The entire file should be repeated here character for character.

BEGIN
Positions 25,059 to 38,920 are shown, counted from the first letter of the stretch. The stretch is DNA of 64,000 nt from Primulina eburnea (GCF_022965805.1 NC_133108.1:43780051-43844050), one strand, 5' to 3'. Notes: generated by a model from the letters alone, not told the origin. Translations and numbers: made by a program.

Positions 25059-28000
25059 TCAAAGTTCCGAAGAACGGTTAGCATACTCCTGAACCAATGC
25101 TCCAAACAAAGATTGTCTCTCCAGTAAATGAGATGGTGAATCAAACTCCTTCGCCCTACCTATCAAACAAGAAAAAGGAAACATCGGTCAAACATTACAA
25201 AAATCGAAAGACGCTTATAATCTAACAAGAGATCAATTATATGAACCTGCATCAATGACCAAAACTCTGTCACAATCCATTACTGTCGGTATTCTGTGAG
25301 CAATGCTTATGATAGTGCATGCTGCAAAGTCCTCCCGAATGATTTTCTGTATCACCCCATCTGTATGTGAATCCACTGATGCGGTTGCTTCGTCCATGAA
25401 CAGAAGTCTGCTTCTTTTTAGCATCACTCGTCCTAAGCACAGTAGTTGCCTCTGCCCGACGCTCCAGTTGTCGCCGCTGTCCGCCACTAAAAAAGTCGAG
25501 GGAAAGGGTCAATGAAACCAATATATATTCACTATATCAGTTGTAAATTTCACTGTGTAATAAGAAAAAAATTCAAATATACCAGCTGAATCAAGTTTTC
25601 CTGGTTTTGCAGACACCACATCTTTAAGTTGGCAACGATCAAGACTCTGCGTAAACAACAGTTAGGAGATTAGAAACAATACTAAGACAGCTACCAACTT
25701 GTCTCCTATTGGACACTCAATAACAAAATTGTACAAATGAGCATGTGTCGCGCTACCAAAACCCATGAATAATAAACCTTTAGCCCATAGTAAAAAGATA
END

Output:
Positions 25,059 to 38,920 are shown, counted from the first letter of the stretch. The stretch is DNA of 64,000 nt from Primulina eburnea (GCF_022965805.1 NC_133108.1:43780051-43844050), one strand, 5' to 3'. Notes: generated by a model from the letters alone, not told the origin. Translations and numbers: made by a program.

Positions 25059-28000
25059 TCAAAGTTCCGAAGAACGGTTAGCATACTCCTGAACCAATGC
25101 TCCAAACAAAGATTGTCTCTCCAGTAAATGAGATGGTGAATCAAACTCCTTCGCCCTACCTATCAAACAAGAAAAAGGAAACATCGGTCAAACATTACAA
25201 AAATCGAAAGACGCTTATAATCTAACAAGAGATCAATTATATGAACCTGCATCAATGACCAAAACTCTGTCACAATCCATTACTGTCGGTATTCTGTGAG
25301 CAATGCTTATGATAGTGCATGCTGCAAAGTCCTCCCGAATGATTTTCTGTATCACCCCATCTGTATGTGAATCCACTGATGCGGTTGCTTCGTCCATGAA
25401 CAGAAGTCTGCTTCTTTTTAGCATCACTCGTCCTAAGCACAGTAGTTGCCTCTGCCCGACGCTCCAGTTGTCGCCGCTGTCCGCCACTAAAAAAGTCGAG
25501 GGAAAGGGTCAATGAAACCAATATATATTCACTATATCAGTTGTAAATTTCACTGTGTAATAAGAAAAAAATTCAAATATACCAGCTGAATCAAGTTTTC
25601 CTGGTTTTGCAGACACCACATCTTTAAGTTGGCAACGATCAAGACTCTGCGTAAACAACAGTTAGGAGATTAGAAACAATACTAAGACAGCTACCAACTT
25701 GTCTCCTATTGGACACTCAATAACAAAATTGTACAAATGAGCATGTGTCGCGCTACCAAAACCCATGAATAATAAACCTTTAGCCCATAGTAAAAAGATA